I started thinking about this more when I read an article this week about the Swedish government testing out a 6 hour workday. (They already have a limit at 7 hours) They believe people will be more efficient and productive. I agree.

I'm great at my job. I exceed deadlines, nail my stats, win awards. But if I'm being honest, they probably only get about 5 hours of work out of me. The rest of the day is spent in meetings that go no where or staring out the window.

I broke down how many hours on average I spent on different things per week. (This was also an excuse for me to make a pie chart, which I haven't done since college when someone told me I would need to know how to do it for the business world.)

I'm sure this graph is at least close to most people.

I assumed that you work 8 hours, not including the 30 - 60 minutes wasted on lunch. I assumed that you spend at least an hour a day traveling, an hour eating 3 meals at 20 minutes a piece, 30 minutes showering and getting dressed, and an hour of general chores like picking things up, cooking food, etc a day. Basically, I went really conservative on these times. We all probably spend more time doing this stuff.

The amount of free time we as people have is not enough. If you have this ideal schedule, you're looking at 35 hours of free time a week. That's crazy. Only 20% of your time is actually yours.

I have many hobbies that I don't get to spend enough time on. I write, brew, play video games, and read. Things that I enjoy like guitar and drawing get pushed to the background, just because there's not enough time.

This isn't even including social interaction or those days where my brain is tired and I just need to stare at Netflix for a few hours.

Basically, if we go by the philosophy that you have to spend 10,000 hours on something to master it, it would take me almost 5.4 years to reach that goal, only if I spent all 35 hours of my free time on it every week.

This is the reason I'm not a master brewer, I'm not a published author, or whatever you become after mastering video games. When I start dedicating a lot of my free time toward one of these arts, I feel bad that I'm not spending enough time on the other ones.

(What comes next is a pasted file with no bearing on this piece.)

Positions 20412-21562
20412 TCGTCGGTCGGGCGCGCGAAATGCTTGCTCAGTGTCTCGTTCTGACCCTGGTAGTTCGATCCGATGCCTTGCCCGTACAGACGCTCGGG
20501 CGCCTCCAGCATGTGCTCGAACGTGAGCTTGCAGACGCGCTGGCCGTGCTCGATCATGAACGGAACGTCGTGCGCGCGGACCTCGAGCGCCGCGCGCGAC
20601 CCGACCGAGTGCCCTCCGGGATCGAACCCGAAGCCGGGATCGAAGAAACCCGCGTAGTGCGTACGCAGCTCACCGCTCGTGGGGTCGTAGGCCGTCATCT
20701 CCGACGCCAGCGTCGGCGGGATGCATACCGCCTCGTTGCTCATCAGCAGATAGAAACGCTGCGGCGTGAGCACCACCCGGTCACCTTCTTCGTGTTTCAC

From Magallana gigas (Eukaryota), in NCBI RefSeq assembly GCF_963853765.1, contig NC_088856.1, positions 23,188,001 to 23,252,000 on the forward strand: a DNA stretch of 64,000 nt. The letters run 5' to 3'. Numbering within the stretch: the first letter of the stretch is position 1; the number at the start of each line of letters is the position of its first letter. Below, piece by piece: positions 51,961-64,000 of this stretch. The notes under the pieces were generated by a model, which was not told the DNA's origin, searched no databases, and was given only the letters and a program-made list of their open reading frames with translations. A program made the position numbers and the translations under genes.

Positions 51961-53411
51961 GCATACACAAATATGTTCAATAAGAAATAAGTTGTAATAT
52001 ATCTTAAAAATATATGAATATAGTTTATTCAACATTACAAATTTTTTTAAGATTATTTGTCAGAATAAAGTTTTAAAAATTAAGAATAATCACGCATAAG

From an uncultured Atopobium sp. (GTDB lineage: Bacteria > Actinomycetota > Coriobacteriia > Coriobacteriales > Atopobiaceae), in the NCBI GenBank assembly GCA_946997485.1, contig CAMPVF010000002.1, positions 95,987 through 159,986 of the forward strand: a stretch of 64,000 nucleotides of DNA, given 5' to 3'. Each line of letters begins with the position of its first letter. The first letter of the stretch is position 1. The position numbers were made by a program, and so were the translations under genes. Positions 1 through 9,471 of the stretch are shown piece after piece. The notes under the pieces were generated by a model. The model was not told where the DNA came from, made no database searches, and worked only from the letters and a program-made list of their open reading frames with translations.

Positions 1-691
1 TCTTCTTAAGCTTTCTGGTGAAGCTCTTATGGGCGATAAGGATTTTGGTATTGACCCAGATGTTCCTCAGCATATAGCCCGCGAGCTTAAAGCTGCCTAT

This would also require I ignore my wife and friends. I like going out and having a beer. I like my wife pretty good. We need social interaction.

So, how do people do it? Do they just quit their jobs and mooch off of people until they make money with their art? Are these the people from my generation that live in their parents' basement voluntarily?

Monday, April 7, 2014

Generation Y

It's hard in this economy to not see a lot of misguided or simplified explanations for why things are the way they are.

My generation gets a ton of grief. The "Millennials" (which is a terrible name) are often described as entitled, lazy, and perfectly happy to live in their parent's houses. 

There was Time magazine's delicious "The Me Me Me Generation". And this Slate article that describes a sort of depression my generation faces where we are scared of adulthood.

And this sort of neck beard having, Mac Book loving, Star Bucks sitting persona has become my generations stereotype. We'd rather sit around, browsing the internet from our parent's basement, than get a job and our own plot of land in the suburbs. 

This is what the geniuses of this GOP campaign think of my generation. A semi-tight stripped sailor shirt, thick Weezer glasses, coming from this whining dude who just cares about his friends. And don't get me wrong, the Democrats have just as ridiculous ideas of what people my age are, they just are a little better at making us believe they are on our side.

More recently, there has been more about how maybe my generation isn't actually lazy, maybe we're sort of screwed by the system that's been in place for over 60 years.

We were told to go to college and we would magically start making $50,000 a year. No one told us that we would also be paying $650 a month in student loan payments. No one told us there was a housing bubble that was about to burst because a small group of really greedy people were cooking the books. And more times than not, my friends are unemployed, living at home, and generally hating life.

An Al Jazeera columnist, Sarah Kendzior from St. Louis, was one of the first people I saw that called out the devaluation of people. She argues that the rules of the old economy do not apply to people under 35. And god help you if you're a single woman, college graduate.

So what do we do? Is it even possible to change the system when even our Supreme Court  rules that money is equal to speech?

Probably not. It's a crazy world where we will continue to eat up resources until we find cheaper resources. Striping us of any stability. And eventually the system is going to collapse.  We'll continue to outsource jobs to cheaper countries and expect American workers to do the jobs that only years before several people did.

I'm terrified of the future. People constantly talk me from the ledge of, "I wish I didn't buy a house" saying it's a good investment. It is only a good investment if I actually make money on my house and if I have a job with which to pay for that house. And those dark clouds heading this way say that maybe that's not a likely scenario in 5-10 years.

Friday, March 21, 2014

Juror 239

I had to report for jury duty this week. It's one of the draw backs of living in the city. There are more trials, and less of a pool to pick from. This is the second time in about 3 years I've had to report.